Extraosseous Talotarsal Stabilization Using HyProCure® in Adults: A 5-year Retrospective Follow-up


      The purpose of this retrospective study was to determine long-term functional outcomes and device tolerance achieved in adult patients who chose to undergo an extraosseous talotarsal stabilization procedure HyProCure® for the treatment of flexible talotarsal joint deformity. Eighty-three adult patients participated in this study. Postoperative subjective assessment of device performance was evaluated using Maryland Foot Scores, which were collected at a mean follow-up period of 51 months. The mean postoperative Maryland Foot Score was 88 out of 100; postoperatively, 52% of cases reported complete alleviation of foot pain, 69% of cases had no limitations on their foot functional abilities, and 80% of cases reported complete satisfaction with the appearance of their feet. The implant was removed in 7 out of 117 cases (removal rate: 6%) due to prolonged pain of the anterior talofibular ligament (4 cases), psychogenic reaction (2 cases), and postoperative infection (1 case). The long-term positive subjective outcomes and excellent patient satisfaction obtained in this study may imply that extraosseous talotarsal stabilization was effective in stabilizing the talotarsal joint complex and eliminating excessive abnormal pronation, thus reducing pain and improving quality of life of the patients; it represents a possible treatment option for partial talotarsal dislocation in cases with flexible and reducible deformity.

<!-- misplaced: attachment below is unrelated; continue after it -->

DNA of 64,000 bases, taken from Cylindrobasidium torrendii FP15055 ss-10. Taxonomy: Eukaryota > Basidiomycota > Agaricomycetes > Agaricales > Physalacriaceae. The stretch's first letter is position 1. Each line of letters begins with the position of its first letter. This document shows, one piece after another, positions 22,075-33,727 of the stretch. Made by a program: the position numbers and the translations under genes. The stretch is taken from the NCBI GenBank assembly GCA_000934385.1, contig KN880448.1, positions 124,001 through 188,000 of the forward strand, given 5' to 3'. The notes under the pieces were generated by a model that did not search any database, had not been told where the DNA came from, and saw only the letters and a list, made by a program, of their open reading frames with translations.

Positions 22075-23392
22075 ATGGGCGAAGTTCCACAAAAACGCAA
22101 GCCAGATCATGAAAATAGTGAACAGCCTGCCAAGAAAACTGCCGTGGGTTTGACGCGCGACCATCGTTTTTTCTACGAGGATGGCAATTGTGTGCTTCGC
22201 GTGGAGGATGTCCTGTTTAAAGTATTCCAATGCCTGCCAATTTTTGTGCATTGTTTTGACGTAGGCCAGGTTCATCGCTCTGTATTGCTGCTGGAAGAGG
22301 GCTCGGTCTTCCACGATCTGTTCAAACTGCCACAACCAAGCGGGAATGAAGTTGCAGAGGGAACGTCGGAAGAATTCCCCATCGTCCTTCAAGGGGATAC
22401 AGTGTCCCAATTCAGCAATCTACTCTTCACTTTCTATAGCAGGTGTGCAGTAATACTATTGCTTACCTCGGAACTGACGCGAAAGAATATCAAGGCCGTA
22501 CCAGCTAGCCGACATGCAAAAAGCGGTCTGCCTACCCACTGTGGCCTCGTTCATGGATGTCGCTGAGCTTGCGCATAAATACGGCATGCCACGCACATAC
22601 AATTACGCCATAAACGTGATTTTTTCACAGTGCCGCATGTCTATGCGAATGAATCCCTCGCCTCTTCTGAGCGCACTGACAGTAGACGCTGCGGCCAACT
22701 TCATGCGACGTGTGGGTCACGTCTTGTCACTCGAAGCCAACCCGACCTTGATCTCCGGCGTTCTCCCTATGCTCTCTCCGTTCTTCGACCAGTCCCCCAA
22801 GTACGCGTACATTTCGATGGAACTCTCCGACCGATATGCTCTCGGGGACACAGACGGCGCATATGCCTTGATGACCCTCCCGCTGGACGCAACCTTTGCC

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      Linked Article

      • Extraosseous Talotarsal Stabilization
        The Journal of Foot and Ankle SurgeryVol. 52Issue 5
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          We appreciated Dr Graham et al's 2 recent articles on arthroereisis [Graham ME, Jawrani NT, Chikka A. Extraosseous talotarsal stabilization using HyProCure® in adults: a 5-year retrospective follow-up. J Foot Ankle Surg 51(1):23–29, 2012; Graham ME, Jawrani NT. Extraosseous talotarsal stabilization devices: a new classification system. J Foot Ankle Surg 51(5):613–619, 2012]. Articles and research are needed to validate collective findings that this is an important procedure for flexible flatfoot and talotarsal dislocation.
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        The Journal of Foot and Ankle SurgeryVol. 52Issue 5
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          Following are my responses to the questions and comments from Drs. Hatch and Tower regarding the 2 articles (1,2).
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